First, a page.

The publication of the South African Broadcasting Corporation’s (SABC) 2017 Annual Report reveals few surprises to those attending last week’s Southern Africa Broadcasting Association (SABA) conference in Windhoek.

Hosted by the Namibian Broadcasting Corporation (NBC), many of the discussions were focused on the future of public broadcasting in the SADC region. Although public service broadcasters (PSBs) face many challenges, from the continued growth of external media players operating in the region to a decline in income from advertising and sponsorship, the SABC Annual Report also highlights the opportunities available to PSBs in southern Africa.

The first is positioning. These national media houses are established and recognisable brands but they do need to innovate.  As quoted in Screen Africa’s coverage of SABC’s Annual Report, the broadcaster continued to dominate the broadcasting landscape with its five television channels attracting, on average, 28.8 million (SABC1), 26.9 million (SABC2), 21 million (SABC3), 2.2 million (SABC News) and 1.4 million (SABC Encore) viewers in a typical month. Seventeen of the nation’s Top 20 television programmes are carried on the SABC.

Much discussed in Windhoek was the need to nurture and commission local content. Audience relevance is critical and it is not so easy for the global digital giants to provide engaging local content. SABC has also made a clear step in this direction by broadcasting more local content offerings.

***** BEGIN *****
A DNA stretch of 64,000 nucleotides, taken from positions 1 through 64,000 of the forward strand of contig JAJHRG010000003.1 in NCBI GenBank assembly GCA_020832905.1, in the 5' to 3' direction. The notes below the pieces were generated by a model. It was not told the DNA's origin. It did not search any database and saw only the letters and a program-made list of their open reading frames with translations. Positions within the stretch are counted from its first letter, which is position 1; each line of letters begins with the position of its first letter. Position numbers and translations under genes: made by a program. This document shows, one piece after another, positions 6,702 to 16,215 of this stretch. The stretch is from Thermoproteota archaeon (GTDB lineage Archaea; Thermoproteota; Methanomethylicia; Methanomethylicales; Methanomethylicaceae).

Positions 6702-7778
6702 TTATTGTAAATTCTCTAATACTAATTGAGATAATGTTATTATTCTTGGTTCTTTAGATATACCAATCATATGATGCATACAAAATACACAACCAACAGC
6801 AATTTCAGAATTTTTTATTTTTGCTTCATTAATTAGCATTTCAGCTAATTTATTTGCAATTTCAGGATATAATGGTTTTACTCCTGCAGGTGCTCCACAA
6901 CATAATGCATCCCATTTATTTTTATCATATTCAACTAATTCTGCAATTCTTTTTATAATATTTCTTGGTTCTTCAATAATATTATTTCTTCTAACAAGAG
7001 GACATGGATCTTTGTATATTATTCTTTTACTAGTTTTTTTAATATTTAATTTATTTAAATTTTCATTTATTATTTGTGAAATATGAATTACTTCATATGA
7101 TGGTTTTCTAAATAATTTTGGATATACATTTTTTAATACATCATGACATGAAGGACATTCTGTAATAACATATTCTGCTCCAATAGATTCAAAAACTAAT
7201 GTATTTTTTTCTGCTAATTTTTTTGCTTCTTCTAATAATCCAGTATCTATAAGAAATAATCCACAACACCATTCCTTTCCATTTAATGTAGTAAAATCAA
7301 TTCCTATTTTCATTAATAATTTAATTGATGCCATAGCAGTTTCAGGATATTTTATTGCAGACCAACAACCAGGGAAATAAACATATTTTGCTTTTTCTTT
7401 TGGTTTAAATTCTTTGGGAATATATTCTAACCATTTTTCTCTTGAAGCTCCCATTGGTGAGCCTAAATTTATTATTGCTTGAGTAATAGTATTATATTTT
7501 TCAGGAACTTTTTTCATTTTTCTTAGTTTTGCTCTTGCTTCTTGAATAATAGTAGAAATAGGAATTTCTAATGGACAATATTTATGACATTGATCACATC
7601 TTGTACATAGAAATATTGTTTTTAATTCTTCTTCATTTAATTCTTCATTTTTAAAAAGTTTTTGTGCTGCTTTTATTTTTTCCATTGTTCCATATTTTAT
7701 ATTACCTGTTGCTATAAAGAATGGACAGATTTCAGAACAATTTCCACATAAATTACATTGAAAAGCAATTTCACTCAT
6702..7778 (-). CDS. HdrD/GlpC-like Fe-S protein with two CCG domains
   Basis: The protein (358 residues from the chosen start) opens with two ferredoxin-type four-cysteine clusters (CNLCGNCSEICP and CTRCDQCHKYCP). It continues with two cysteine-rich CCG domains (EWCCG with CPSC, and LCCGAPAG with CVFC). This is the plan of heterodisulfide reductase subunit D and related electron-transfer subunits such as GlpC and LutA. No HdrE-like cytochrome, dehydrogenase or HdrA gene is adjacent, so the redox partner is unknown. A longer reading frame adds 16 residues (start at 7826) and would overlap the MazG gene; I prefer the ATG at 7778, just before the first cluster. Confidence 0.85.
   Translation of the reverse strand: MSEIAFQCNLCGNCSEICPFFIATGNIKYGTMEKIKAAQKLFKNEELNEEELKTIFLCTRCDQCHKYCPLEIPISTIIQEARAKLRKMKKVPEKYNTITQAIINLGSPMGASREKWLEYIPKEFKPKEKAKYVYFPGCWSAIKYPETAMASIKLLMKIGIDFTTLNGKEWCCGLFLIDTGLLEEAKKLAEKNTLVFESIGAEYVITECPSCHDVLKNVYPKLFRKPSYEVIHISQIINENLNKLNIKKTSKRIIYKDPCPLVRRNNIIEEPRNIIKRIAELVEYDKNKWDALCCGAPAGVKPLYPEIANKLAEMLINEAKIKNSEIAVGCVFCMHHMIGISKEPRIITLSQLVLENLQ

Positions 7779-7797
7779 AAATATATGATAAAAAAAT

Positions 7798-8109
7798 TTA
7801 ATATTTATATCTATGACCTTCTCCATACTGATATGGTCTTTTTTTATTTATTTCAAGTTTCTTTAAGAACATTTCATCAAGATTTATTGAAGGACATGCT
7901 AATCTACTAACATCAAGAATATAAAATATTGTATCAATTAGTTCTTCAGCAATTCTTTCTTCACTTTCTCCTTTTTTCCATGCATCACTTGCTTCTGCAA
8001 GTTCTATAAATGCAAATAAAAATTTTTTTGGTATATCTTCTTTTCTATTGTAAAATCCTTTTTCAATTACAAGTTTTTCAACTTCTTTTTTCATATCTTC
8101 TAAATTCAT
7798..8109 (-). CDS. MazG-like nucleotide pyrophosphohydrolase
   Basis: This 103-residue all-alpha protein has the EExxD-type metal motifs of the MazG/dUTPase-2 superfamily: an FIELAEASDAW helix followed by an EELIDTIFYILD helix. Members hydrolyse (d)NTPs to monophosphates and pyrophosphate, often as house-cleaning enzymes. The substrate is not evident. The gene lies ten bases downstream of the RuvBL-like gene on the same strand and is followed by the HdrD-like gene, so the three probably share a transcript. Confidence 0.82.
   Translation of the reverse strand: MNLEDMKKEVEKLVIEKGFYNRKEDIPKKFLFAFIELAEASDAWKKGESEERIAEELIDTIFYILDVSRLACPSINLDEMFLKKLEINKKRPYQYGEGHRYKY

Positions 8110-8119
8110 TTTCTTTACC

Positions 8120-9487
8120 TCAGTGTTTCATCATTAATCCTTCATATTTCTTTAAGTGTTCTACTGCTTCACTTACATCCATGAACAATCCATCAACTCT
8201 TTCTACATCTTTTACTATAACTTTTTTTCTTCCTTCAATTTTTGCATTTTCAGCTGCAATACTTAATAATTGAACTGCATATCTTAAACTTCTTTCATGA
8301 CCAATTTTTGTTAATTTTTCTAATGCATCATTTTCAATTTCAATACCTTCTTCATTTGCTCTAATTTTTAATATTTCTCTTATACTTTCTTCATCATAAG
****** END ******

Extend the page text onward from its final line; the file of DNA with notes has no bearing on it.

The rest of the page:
But innovation remains the critical step for many PSBs in southern Africa. This is not primarily about the switch from analogue to digital broadcasting but more about operating strategically in a multiplatform world i.e. ‘inviting in’ new audiences by integrating multiplatform social media.

There is still much talk of an SADC/SABA “Bouquet” or channel where content is shared between SADC broadcasters. However, solid first steps would be for one or two key players in the region to begin to innovate and share in the multiplatform arena.

Despite its problems, SABC is still well placed to lead across the region. PMA’s Finance Manager, Mervyn Warner, make’s a more detailed assessment of its 2017 Annual Report below.

SABC Annual Report

The recent SABC Annual Report covers its financial performance for the year ending 31 March 2017. Given the much publicised internal and management issues faced by SABC during this particular period the reported pre-tax deficit of R1,053.2m was not unexpected and adds to deficits of R565.7m – 2016 and R540.3m – 2015.